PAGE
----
name is Chang; it is a fair assumption. Responses sometimes
go beyond surprise, however. Acquaintances often boldly
announce their approval of Geoffrey as my husband. “I think
it’s wonderful,” they comment. Then they add that he is
handsome and “so tall!” Those of the more boorish variety
shout, “Pari Chang!” when they see me, as though my name
were some kind of verbal high-five.
As time passes, I feel emboldened by my new identity.
Losing my birth name, ironically, has been for me a matter
of self-definition. I am tickled by the irony of having
made a modern decision by doing the most traditional of all
things wifely: taking my husband’s name.
We were lucky, because both sets of parents approved. They
met for the first time before the wedding at an authentic
Chinese restaurant chosen by Geoffrey’s dad. My dad thought
he would wow them with his affinity for moo shoo chicken,
his confidence in the wisdom of fortune cookies. My mom
asked me if Geoffrey’s parents were aware that Jews love
Chinese food. But I couldn’t help wondering what my father
would say if the duck was presented with its neck intact.
He is a steak-and-potatoes man, a Hebrew Tony Soprano
without the mob, owner of a wholesale meat business in
Brooklyn. Geoffrey’s dad, Julius, is a physicist.
At first, my dad spoke slowly and clearly when addressing
Julius. Had I not popped a sedative before dinner, I might
have snapped, “Dad, he speaks English.” (Geoffrey’s father
moved to the United States in the 1950’s.) My parents
relaxed as Julius told stories of his teenage years around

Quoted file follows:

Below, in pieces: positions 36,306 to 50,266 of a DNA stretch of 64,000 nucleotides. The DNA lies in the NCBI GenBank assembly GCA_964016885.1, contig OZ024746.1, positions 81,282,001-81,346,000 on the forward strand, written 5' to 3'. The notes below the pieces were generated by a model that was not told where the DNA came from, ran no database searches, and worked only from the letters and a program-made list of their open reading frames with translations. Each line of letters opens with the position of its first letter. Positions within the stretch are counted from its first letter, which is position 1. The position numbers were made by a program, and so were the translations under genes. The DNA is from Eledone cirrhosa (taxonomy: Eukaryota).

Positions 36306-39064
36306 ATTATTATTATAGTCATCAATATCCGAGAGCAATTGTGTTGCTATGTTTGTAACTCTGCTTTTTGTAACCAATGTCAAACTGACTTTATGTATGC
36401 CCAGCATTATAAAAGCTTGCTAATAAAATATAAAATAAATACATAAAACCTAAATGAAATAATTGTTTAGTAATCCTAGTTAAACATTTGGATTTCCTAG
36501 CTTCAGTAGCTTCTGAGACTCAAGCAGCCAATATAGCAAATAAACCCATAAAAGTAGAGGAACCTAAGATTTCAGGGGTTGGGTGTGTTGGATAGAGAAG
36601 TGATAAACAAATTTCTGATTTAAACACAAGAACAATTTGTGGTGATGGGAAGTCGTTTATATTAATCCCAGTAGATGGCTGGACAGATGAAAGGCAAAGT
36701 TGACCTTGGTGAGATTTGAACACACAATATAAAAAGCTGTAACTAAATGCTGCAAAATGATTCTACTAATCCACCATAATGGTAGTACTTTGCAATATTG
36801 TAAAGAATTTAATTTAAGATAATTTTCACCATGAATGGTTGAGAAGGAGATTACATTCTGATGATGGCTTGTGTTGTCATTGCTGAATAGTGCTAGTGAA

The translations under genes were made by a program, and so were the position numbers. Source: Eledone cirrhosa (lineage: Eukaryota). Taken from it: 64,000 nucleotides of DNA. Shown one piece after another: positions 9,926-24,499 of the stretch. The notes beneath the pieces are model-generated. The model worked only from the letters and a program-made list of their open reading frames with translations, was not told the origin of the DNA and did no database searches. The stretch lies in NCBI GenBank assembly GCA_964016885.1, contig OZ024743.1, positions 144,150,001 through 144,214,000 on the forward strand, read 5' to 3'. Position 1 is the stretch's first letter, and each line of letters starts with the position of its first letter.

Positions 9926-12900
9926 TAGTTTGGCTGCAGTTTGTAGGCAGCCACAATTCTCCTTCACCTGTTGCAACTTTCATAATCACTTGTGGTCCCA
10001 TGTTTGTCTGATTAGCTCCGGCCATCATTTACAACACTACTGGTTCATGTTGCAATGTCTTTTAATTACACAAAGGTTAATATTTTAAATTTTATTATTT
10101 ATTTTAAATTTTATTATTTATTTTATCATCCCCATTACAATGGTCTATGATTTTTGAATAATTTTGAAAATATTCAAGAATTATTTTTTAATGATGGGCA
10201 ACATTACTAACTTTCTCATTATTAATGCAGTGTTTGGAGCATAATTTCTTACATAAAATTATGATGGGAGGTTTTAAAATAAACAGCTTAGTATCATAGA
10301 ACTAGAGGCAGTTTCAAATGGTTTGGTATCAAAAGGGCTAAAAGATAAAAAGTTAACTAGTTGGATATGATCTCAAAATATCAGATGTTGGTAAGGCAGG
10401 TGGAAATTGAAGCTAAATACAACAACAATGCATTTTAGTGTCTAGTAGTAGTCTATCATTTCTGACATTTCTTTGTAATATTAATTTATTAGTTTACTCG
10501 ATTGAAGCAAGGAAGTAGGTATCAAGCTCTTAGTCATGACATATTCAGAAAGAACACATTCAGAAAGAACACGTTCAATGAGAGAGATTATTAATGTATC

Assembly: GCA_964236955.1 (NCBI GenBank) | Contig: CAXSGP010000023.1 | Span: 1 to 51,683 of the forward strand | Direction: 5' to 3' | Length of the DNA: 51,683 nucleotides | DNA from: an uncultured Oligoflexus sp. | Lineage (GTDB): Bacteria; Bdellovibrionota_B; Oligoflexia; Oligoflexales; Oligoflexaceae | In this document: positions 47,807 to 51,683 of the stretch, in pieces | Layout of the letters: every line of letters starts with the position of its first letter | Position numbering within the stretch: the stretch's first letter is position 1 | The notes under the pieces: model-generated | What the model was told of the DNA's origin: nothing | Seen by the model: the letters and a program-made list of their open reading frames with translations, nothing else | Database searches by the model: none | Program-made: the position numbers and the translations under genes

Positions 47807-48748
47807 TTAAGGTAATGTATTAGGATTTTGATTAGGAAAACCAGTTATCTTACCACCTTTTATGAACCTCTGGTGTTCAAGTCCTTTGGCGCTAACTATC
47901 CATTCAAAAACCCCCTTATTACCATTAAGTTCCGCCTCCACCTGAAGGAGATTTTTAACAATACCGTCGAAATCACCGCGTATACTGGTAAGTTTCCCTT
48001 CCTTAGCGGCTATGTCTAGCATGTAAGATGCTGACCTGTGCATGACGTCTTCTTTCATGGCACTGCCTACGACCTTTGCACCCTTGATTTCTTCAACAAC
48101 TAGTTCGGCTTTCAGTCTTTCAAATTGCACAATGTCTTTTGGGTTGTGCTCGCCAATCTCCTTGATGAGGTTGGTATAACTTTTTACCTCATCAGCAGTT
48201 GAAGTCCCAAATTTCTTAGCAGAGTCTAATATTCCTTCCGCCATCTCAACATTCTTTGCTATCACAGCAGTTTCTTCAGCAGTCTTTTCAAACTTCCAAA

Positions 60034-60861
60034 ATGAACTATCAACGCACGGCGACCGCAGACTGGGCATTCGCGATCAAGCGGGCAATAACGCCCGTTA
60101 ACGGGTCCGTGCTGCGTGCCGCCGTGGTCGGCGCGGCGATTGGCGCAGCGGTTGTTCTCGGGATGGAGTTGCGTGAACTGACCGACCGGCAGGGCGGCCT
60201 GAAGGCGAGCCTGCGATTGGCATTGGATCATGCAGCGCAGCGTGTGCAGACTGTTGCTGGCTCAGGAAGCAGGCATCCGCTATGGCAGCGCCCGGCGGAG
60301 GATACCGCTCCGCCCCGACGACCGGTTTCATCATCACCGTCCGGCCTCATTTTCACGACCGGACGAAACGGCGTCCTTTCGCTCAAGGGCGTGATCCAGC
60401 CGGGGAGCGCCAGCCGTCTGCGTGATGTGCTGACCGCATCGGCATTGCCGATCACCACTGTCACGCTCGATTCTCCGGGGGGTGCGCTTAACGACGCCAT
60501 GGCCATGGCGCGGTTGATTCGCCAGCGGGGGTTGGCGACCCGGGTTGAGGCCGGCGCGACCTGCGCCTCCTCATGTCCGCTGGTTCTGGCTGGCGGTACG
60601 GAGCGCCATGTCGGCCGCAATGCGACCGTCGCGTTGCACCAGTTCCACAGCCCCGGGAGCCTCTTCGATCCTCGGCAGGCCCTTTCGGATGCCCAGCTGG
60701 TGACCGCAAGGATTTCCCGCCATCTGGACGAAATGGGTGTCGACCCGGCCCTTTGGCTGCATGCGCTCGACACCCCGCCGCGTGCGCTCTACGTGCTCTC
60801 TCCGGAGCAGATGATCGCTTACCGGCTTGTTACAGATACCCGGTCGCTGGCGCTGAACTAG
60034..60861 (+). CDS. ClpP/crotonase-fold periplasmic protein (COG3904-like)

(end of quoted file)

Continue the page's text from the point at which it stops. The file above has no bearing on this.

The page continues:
the Jewish neighborhood in Skokie, Ill., where he went to
high school. They even tasted the whole-fish soup with
enthusiasm. We drank wine and discussed pop culture,
gossiped about celebrities.
“So, who is Chinese in Hollywood?” my father suddenly
blurted. “What about Mista Miyagi, from `Karate Kid’ – is
Julius, bless him, answered my dad with grace. “Miyagi?
“Oh! How about Odd Job, from James Bond – is he Chinese?”
“Odd Job? Supposed to be Korean, but it’s a Japanese
In his unorthodox way, my dear father was trying to cozy up
and learn. Julius knew this; he could feel the effort at
connection beneath the impropriety. In fact, both of my
parents and my extended family have welcomed Geoffrey (and
embraced my decision to change my name) – and vice versa.
Still, they try to weave tapestries from stray threads. It
so happens that Geoffrey’s first cousins are half Jewish.
Their name is Gottlieb. My grandmother, during our Sunday
telephone chats, never fails to ask, “And the Gottliebs,
how are they?” The Gottliebs, Grandma, are agnostic. “Doing
well,” I tell her.
The Chinese are not unlike us, my family likes to say. They
joke that Chinese and Jewish women both play mah-jongg. And
they think of Chinese and Jewish families as close-knit.
Don’t they both value good educations and have children who
are diligent students, superstars at math?
When Geoffrey laughs, his eyes are smiling moons. When he
sleeps, his lashes are like caterpillar legs, straight and
stiff. I hope our children will have caterpillar-moon eyes
and will know Jewish culture.
We had a Chinese banquet for a rehearsal dinner, and a
rabbi officiated at our wedding. We live on a continuum,
hovering between East and West. I took Chang as my name to
honor this blend, and our choices.